By Roger J Kerr
Although it has yet to show any signs of pronounced and individual weakness, my take on last week’s RBNZ monetary policy musings is that it is negative for the Kiwi dollar in the short and medium terms.
Short-term interest rates are now staying lower for longer according to the RBNZ and the moneymarkets who implicitly price the RBNZ economic forecasts as gospel. We have already seen the Kiwi lose ground vis-a-vis the Aussie dollar as the interest rate differential between the two neighbours stays lower for longer as well.
There was no follow-through selling of the Kiwi in offshore markets as there is very low volumes of international investor interest in the Kiwi dollar these days, thus no-one in the Kiwi to sell out aggressively.
The more important and greater influence over the NZD/USD rate over coming weeks and months will be developments in Japan with their over-valued Yen exchange rate. The Bank of Japan intervention has reversed the Yen from 83 to 86 already against the USD and I see more Yen selling coming from Japanese banks and investment houses.
The AUD/USD rate follows the JPY/USD, thus I struggle to see continuing AUD gains above 0.9400 against the USD in an international FX market environment of a major realignment in the Yen’s value.
The Yen strengthened to 83 due to Chinese buying as they switched more of their foreign currency reserves into Japanese Government Bonds. That buying appears to have now come to an end and the Japanese normally get what they want when it comes to currency market intervention.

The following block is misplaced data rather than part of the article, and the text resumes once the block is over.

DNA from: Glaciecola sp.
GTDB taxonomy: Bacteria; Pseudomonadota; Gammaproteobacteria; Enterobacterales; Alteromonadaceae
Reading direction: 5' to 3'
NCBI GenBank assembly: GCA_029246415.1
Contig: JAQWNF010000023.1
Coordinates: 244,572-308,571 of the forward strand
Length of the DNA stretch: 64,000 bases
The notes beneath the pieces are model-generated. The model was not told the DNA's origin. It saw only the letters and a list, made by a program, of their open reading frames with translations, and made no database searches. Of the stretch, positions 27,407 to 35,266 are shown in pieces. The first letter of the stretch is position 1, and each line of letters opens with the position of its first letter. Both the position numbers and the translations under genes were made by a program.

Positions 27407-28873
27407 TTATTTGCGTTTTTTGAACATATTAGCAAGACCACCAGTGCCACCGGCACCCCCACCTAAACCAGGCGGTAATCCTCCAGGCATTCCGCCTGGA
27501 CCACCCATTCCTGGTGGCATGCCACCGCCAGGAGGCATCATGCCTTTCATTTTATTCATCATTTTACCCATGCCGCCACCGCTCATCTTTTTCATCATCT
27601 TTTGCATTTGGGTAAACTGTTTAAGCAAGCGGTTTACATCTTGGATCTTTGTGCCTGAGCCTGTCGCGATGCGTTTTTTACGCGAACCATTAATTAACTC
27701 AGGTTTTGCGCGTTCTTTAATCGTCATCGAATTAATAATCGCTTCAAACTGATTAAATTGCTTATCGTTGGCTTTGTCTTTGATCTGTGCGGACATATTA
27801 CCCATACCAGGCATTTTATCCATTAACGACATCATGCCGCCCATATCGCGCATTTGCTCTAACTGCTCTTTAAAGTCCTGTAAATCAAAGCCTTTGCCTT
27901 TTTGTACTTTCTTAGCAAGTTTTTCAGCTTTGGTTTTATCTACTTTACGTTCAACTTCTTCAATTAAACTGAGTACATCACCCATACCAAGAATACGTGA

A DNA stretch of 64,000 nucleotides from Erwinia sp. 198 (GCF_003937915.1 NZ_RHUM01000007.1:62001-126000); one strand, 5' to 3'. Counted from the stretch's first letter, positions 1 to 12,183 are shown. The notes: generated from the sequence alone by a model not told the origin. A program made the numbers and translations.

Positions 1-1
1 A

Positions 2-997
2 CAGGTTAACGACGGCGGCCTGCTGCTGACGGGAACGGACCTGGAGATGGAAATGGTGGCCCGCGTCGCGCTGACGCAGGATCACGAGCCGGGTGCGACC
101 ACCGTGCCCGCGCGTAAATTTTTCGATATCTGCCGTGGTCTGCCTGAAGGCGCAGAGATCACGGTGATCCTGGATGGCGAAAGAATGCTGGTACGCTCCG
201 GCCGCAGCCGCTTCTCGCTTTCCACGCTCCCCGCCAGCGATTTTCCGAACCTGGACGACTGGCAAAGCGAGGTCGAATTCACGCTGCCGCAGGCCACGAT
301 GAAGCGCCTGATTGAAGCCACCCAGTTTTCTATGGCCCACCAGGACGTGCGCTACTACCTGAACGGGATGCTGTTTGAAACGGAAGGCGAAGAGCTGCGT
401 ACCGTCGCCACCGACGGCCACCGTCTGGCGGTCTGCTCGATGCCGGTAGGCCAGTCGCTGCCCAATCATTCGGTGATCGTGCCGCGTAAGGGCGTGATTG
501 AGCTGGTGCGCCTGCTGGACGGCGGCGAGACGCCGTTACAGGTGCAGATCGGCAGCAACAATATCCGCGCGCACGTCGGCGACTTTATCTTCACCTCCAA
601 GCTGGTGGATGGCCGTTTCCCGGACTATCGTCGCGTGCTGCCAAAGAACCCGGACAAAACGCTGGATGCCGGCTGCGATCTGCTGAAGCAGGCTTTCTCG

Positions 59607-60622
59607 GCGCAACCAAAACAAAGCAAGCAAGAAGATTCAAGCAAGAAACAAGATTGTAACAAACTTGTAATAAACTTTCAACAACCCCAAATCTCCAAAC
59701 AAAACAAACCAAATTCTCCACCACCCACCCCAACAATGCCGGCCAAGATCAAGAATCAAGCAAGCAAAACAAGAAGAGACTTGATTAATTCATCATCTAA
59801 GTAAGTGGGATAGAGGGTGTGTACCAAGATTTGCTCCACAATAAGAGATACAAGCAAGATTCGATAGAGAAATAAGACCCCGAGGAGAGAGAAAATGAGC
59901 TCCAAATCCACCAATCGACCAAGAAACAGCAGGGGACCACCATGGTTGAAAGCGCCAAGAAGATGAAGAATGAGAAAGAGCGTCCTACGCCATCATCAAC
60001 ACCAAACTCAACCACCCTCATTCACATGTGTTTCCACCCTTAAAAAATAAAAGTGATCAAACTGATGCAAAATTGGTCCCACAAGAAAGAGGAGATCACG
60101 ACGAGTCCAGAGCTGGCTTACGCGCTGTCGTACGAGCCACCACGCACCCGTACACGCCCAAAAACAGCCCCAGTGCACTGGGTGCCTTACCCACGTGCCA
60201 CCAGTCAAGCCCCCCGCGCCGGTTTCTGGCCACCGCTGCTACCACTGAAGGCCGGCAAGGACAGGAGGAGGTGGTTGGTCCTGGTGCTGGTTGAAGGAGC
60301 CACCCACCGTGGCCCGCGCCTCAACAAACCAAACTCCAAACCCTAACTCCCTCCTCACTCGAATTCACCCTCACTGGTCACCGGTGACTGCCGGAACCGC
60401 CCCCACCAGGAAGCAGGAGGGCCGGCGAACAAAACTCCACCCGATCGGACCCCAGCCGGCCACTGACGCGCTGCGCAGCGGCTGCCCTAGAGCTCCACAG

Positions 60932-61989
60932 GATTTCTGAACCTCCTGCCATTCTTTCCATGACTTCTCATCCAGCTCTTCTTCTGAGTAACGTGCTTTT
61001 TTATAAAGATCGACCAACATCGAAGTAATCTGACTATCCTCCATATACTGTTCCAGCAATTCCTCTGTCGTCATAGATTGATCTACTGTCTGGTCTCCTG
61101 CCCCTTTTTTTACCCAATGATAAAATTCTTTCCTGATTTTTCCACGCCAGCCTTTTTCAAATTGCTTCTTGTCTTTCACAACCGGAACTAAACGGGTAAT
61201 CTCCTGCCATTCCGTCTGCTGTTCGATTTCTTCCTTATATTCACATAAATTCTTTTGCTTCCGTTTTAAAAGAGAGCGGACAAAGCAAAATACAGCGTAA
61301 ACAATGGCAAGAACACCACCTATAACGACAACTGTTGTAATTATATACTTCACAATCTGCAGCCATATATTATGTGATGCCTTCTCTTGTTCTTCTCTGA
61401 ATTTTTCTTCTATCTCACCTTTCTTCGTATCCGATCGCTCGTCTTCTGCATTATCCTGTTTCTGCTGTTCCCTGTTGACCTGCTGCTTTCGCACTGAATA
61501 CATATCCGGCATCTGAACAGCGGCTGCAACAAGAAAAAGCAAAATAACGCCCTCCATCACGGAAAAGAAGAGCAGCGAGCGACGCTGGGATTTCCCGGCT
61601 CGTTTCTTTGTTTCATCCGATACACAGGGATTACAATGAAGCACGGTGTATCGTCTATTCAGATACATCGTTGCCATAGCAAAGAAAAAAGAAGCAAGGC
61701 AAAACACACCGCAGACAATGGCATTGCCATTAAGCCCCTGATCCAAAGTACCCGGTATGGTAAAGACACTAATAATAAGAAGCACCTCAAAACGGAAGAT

Outside the Yen factor, GDP numbers for the June quarter in NZ may well surprise on the weaker side on Thursday. The RBNZ are forecasting a +0.9% GDP growth figure for the quarter, our forecast is nearer +0.5% as retail, manufacturing and agricultural production were all very subdued from March to June. The GDP numbers being at the weaker end of the consensus forecasts may well prompt Kiwi selling as the new dovish RBNZ economic outlook is supposedly given some credence.
What has to be remembered with these GDP growth outcomes against forecasts is that the RBNZ horribly overestimated growth in 2010 and as a consequence of that poor forecast performance they have now lowered their 2011 forecasts to a point of underestimating 2011 growth. All a bit of a mess really, however that is what makes a market!
* Roger J Kerr runs Asia Pacific Risk Management. He specialises in fixed interest securities and is a commentator on economics and markets. More commentary and useful information on fixed interest investing can be found at rogeradvice.com